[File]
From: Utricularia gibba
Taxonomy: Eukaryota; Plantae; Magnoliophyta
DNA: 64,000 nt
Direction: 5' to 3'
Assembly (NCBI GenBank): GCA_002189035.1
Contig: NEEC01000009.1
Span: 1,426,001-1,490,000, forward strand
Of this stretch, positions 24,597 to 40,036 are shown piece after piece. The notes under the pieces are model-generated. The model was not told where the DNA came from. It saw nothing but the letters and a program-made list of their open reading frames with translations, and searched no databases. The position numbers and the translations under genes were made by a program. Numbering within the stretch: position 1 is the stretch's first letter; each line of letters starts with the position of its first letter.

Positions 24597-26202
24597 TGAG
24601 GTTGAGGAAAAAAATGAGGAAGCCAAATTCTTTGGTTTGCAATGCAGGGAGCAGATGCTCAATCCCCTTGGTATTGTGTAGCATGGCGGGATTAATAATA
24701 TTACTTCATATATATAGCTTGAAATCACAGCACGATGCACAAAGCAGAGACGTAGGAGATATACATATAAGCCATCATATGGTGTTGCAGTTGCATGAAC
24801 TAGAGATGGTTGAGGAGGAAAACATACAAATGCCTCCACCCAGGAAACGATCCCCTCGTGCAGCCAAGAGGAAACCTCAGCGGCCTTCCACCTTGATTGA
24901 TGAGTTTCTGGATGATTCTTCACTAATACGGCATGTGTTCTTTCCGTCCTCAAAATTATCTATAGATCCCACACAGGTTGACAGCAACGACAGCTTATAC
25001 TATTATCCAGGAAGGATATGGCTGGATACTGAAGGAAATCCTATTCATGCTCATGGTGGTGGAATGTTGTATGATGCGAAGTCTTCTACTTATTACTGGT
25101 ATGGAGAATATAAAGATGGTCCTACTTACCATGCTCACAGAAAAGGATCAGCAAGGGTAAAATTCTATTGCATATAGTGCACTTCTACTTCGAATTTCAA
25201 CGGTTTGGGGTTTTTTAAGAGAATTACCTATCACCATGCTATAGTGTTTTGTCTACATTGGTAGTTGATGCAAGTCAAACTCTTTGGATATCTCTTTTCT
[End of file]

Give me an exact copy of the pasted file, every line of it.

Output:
From: Utricularia gibba
Taxonomy: Eukaryota; Plantae; Magnoliophyta
DNA: 64,000 nt
Direction: 5' to 3'
Assembly (NCBI GenBank): GCA_002189035.1
Contig: NEEC01000009.1
Span: 1,426,001-1,490,000, forward strand
Of this stretch, positions 24,597 to 40,036 are shown piece after piece. The notes under the pieces are model-generated. The model was not told where the DNA came from. It saw nothing but the letters and a program-made list of their open reading frames with translations, and searched no databases. The position numbers and the translations under genes were made by a program. Numbering within the stretch: position 1 is the stretch's first letter; each line of letters starts with the position of its first letter.

Positions 24597-26202
24597 TGAG
24601 GTTGAGGAAAAAAATGAGGAAGCCAAATTCTTTGGTTTGCAATGCAGGGAGCAGATGCTCAATCCCCTTGGTATTGTGTAGCATGGCGGGATTAATAATA
24701 TTACTTCATATATATAGCTTGAAATCACAGCACGATGCACAAAGCAGAGACGTAGGAGATATACATATAAGCCATCATATGGTGTTGCAGTTGCATGAAC
24801 TAGAGATGGTTGAGGAGGAAAACATACAAATGCCTCCACCCAGGAAACGATCCCCTCGTGCAGCCAAGAGGAAACCTCAGCGGCCTTCCACCTTGATTGA
24901 TGAGTTTCTGGATGATTCTTCACTAATACGGCATGTGTTCTTTCCGTCCTCAAAATTATCTATAGATCCCACACAGGTTGACAGCAACGACAGCTTATAC
25001 TATTATCCAGGAAGGATATGGCTGGATACTGAAGGAAATCCTATTCATGCTCATGGTGGTGGAATGTTGTATGATGCGAAGTCTTCTACTTATTACTGGT
25101 ATGGAGAATATAAAGATGGTCCTACTTACCATGCTCACAGAAAAGGATCAGCAAGGGTAAAATTCTATTGCATATAGTGCACTTCTACTTCGAATTTCAA
25201 CGGTTTGGGGTTTTTTAAGAGAATTACCTATCACCATGCTATAGTGTTTTGTCTACATTGGTAGTTGATGCAAGTCAAACTCTTTGGATATCTCTTTTCT